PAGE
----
You see, an email is nothing more than a text document, very similar to a Microsoft Word file. It has special headers and footers embedded in the text document with instructions for the email server that send and receive the files, but the body of the message is typically plain text. This means that anyone with a simple text editor can change the information contained in an email. It is even easier when you have thousands of examples of emails showing how subject lines are constructed, what specialized vocabulary and abbreviations are used, and the names, roles, and lines of influence of thousands of people. It is a small matter for an intelligence service like the Russian FSB to plant false information among the thousands of legitimate emails to promote a narrative of strategic importance to their interests. And it would be very difficult, if not impossible, for a news agency to distinguish authentic information from false information manufactured by the Russians.
All of this is known by WikiLeaks and the media. Yet they continue to publish this hacked, stolen, and potentially false information and serve it up to the people as actual vetted and reliable news.
Many view Hillary Clinton as the Wicked Witch of the West. But regardless of your opinion of her, she is entitled to a reasonable level of journalistic integrity. And we should all be concerned when our news outlets knowingly collude with criminals and spies to promote an agenda of an adversary government.
October 17, 2016 at 10:50 am
Yiur common sense voice is appreciated and needed!
October 17, 2016 at 11:03 am
I don’t think “dearth” was the word you were looking for
October 17, 2016 at 11:09 am
Corrected. Wrote it before I had my coffee!
October 17, 2016 at 11:14 am
1. There have been many insinuations that we know Russia is behind the hacks, but no evidence provided. Much of the focus on Russia comes from folks like Michael Morell, former Director at the CIA and current advisor at Beacon Global, who is on the Clinton payroll. The Obama administration itself has said they “believe” these activities were authorized by Russian senior-officials. Again, light on evidence, heavy on insinuation.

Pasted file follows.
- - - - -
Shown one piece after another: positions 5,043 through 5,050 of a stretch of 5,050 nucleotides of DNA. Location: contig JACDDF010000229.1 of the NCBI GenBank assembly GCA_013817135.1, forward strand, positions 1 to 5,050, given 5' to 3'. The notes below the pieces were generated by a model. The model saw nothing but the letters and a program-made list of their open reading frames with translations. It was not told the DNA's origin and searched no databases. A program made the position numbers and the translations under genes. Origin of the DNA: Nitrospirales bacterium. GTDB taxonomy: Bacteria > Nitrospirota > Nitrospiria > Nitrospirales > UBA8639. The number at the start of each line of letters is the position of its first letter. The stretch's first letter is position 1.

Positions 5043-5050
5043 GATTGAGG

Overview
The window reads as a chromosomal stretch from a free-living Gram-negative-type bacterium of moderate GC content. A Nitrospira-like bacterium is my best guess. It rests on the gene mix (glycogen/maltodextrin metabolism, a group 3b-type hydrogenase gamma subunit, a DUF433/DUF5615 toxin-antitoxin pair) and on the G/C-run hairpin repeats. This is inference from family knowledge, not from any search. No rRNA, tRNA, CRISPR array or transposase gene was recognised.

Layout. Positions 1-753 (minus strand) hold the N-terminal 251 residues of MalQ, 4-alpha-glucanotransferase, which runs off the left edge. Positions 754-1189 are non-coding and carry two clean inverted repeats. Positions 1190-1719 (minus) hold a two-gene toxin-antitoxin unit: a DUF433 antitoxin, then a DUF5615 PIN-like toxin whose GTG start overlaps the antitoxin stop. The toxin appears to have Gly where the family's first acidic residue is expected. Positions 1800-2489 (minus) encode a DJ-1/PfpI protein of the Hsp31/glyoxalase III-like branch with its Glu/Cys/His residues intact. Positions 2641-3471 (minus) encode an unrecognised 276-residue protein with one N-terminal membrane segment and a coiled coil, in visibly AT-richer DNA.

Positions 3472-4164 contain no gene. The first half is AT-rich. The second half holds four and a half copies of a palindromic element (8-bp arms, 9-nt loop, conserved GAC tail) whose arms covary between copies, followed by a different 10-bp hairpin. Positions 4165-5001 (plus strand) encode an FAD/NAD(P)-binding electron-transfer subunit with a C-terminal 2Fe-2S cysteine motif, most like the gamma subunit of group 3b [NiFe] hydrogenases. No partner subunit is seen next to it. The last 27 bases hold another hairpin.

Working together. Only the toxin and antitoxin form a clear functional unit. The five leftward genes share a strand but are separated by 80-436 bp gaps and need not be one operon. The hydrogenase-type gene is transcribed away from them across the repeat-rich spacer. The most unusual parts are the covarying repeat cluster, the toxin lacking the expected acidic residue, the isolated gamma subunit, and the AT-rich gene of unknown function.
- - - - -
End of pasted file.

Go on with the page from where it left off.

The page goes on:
2. Our government was pretty sure Saddam had WMDs — so I would hope that we all would have learned to take our intelligence community’s words with at least a grain of salt.
3. Wikileaks hasn’t “focused the majority of their attention on Hillary Clinton” — they don’t procure documents, they only publish them.
4. That someone seems to be focused on hacking Democratic institutions / organizations / affiliates is interesting, unsurprising, should demand we don’t resort to Russophobic fear-mongering. We do this same kind of thing in third-world nations all the time, except I think it’s more likely the CIA uses forged propaganda materials.
5. If there were fake documents this would be litigated. It hasn’t been. None of the targets of the hacks have presented any evidence of editing or forgery, though plenty of surrogates have insinuated that documents were faked.
6. Wikileaks is not an organization of journalists. The only integrity issue at play here is that journalists who cover the leak fully disclose the source of the documents and their inability to independently verify authenticity.
7. The rhetoric on Russia right now in this country is truly terrifying. I was young, but I still remember what 2001/02 felt like, the slow-build and paranoia. The headlines, heavy on insinuation and light on fact. The self-righteousness of a nation convinced we were innocent and under siege.
What Wikileaks has published might make things uncomfortable, even difficult for Team Clinton. But the way we respond to it — if things keep on in the same direction — could very well mean war. This is how it begins.
So we must reiterate — the facts, as they stand, are that somebody has hacked the e-mail accounts of individuals and organizations linked to the DNC. A private firm hired by the Clinton Foundation suggest the hacks originated in Russia and former intelligence community members with ties to a firm advising Clinton on foreign policy have echoed these claims. The Obama administration has said they believe the hacks to be an effort of Russian intelligence, authorized by senior officials, with the goal of influencing the American Presidential Election — no evidence has been publicly shared to back up this claim, and no journalists have verified this claim independently. The authenticity of the documents has not been independently verified, but no evidence has been provided by any target suggesting forgery.
October 17, 2016 at 11:48 am
Any evidence that we have that Russia is behind the hacks will be provided after we respond to this act of cyber-warfare. I have read and watched over the past two weeks dozens of current and former intelligence officials who are stating categorically that Russia is behind the hacks. We will (and should) make a proportional and powerful response to this aggression. You may wish to take a wistful view of WikiLeaks and the work they do. I do not view their childish antics and dangerous disregard for the law as heroic. It is anarchy and that is never good.